14. 14. 2: Starting “small”<br />Elman (1993) Cognition<br />Start with easy and specific situations and learn about them<br />Does not matter if these are instrumental and largely wrong, but the incremental building up to more useful domains essential<br />Onlygeneralising to harder and more general situations slowly<br />In other words, a commitment to a continual and lengthy modelling process<br />Four different views of a policy model: an analysis and some suggestions, Bruce Edmonds, Policy Workshop@ECCS, Vienna, September 2011, slide 12<br />
    15. 15. 3: Multi-Level Modelling<br />Brooks (1991) Artificial Intelligence<br />Has fast local and specific reactive circuits for control of short-term behaviour<br />With layers that coordinate these lower level control strategies at progressively higher levels<br />Lower levels continue what they are doing feeding back to higher levels<br />Higher levels occasionally adjust or interrupt lower level units<br />Resulted in robots that could navigate rough and unknown domains like insects<br />Four different views of a policy model: an analysis and some suggestions, Bruce Edmonds, Policy Workshop@ECCS, Vienna, September 2011, slide 13<br />
    16. 16. A Layered approach to modelling<br />Four different views of a policy model: an analysis and some suggestions, Bruce Edmonds, Policy Workshop@ECCS, Vienna, September 2011, slide 14<br />
    17. 17. A tighter loop involving stakeholders...<br />Stakeholders are involved in parts of the “modelling” loop: criticising model, providing data, specifying model, determining goal etc.<br />Involvement comes from: relevance to their goals, having some effect/control, quickly seeing the results, feeling involved, not onerous, being situated in their lives<br />This inevitably means a loss of control by modellers! This is unavoidably political.<br />A radical move: giving this power more directly to people rather than their representatives<br />Four different views of a policy model: an analysis and some suggestions, Bruce Edmonds, Policy Workshop@ECCS, Vienna, September 2011, slide 15<br />
    18. 18. Two Worlds – <br />Empirical<br />Ultimate Goal is Agreement with Observed (Truth)<br />Modeller also has an idea of what the model is and how it works<br />Instrumental<br />Ultimate Goal is in Final Outcomes (Usefulness)<br />Decisions justified by a communicable causal story<br />Tighter loop = participatory modelling<br />Model<br /><ul><li>Labels/Documentation may be different from all of the above!</li></ul>Four different views of a policy model: an analysis and some suggestions, Bruce Edmonds, Policy Workshop@ECCS, Vienna, September 2011, slide 16<br />
    19. 19. A Multi-Level Vision of PM <br />Feedback on Use<br />Empirical Input<br />Top-level PM<br />Top-level Policy Advisors, Academics, Official Stats.<br />Top-level Policy Makers<br />ContinualDocking<br />Pressure groups, Qual. Data, Academics<br />Region Specific PM<br />Topic Specific PM<br />Regional-level Policy Makers, Stakeholders<br />ContinualDocking<br />ContinualDocking<br />Citizen-level PM<br />Citizen-level PM<br />Local Stakeholders, activists<br />Crowd sourcing/input, individuals <br />Citizen-level PM<br />Citizen-level PM<br />Four different views of a policy model: an analysis and some suggestions, Bruce Edmonds, Policy Workshop@ECCS, Vienna, September 2011, slide 17<br />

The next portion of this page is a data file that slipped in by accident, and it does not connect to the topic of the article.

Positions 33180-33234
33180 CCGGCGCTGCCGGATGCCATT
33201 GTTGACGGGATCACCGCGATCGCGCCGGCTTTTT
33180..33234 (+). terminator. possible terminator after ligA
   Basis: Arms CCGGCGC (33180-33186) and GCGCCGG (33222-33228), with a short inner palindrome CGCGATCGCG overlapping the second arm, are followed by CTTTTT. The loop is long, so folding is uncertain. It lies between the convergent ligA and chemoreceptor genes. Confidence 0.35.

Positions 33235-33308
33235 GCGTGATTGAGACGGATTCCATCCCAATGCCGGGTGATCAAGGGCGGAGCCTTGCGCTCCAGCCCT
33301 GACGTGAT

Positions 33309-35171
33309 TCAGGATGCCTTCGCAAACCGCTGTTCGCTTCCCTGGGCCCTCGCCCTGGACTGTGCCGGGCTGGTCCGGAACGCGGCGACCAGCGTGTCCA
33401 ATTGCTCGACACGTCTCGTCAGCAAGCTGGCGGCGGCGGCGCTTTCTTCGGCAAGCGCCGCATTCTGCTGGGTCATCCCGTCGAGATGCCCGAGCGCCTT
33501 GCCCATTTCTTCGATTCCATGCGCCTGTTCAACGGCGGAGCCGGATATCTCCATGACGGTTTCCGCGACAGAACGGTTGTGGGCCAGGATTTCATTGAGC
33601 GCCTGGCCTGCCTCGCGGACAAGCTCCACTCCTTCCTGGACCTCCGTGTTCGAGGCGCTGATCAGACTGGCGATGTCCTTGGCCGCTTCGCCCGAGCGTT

20. 20. Consequences of Multi-Level PM<br />Different models being “pulled” in different ways by different groups, inputs and needs<br />Continual re-modelling to keep models ‘docked’ with each other and to incorporate new observed processes (maybe with a distributed ‘wiki’-like structure)<br />A lot of work by stakeholders as well as researchers<br />A lot of data of ALL levels and kinds: textual, anecdotal, network, aggregate statistical, mass data, time-series etc.<br />Four different views of a policy model: an analysis and some suggestions, Bruce Edmonds, Policy Workshop@ECCS, Vienna, September 2011, slide 18<br />
    21. 21. Main Conclusions<br />The Policy/Research divide is deep, not just a matter of inclination, stubbornness or training, but rooted in their different goals<br />Lessons from the AI/Robotics world imply:<br />Need for tight and sustained iteration of modelling processes<br />Start with easier problems, work up later<br />Multi-level approach, with different levels of model, generalising only when possible and necessary<br />Four different views of a policy model: an analysis and some suggestions, Bruce Edmonds, Policy Workshop@ECCS, Vienna, September 2011, slide 19<br />
    22. 22. Auxiliary Conclusions<br />A need for techniques (human and computer aided) for “translating” qualitative evidence from conversations and texts to the agent rules in simulations<br />The need for an ethnographic observation and study of researchers and policy people interacting<br />Possibly writing “manuals” for policy advisors “Researchers: how to deal with them, their advantages and bugs” <br />A similar manual for researchers about policy advisors/makers!<br />Four different views of a policy model: an analysis and some suggestions, Bruce Edmonds, Policy Workshop@ECCS, Vienna, September 2011, slide 20<br />
    23. 23. The End <br />Bruce Edmonds<br />http://bruce.edmonds.name<br />Centre for Policy Modelling<br />http://cfpm.org<br />Slides uploaded to http://slideshare.com<br />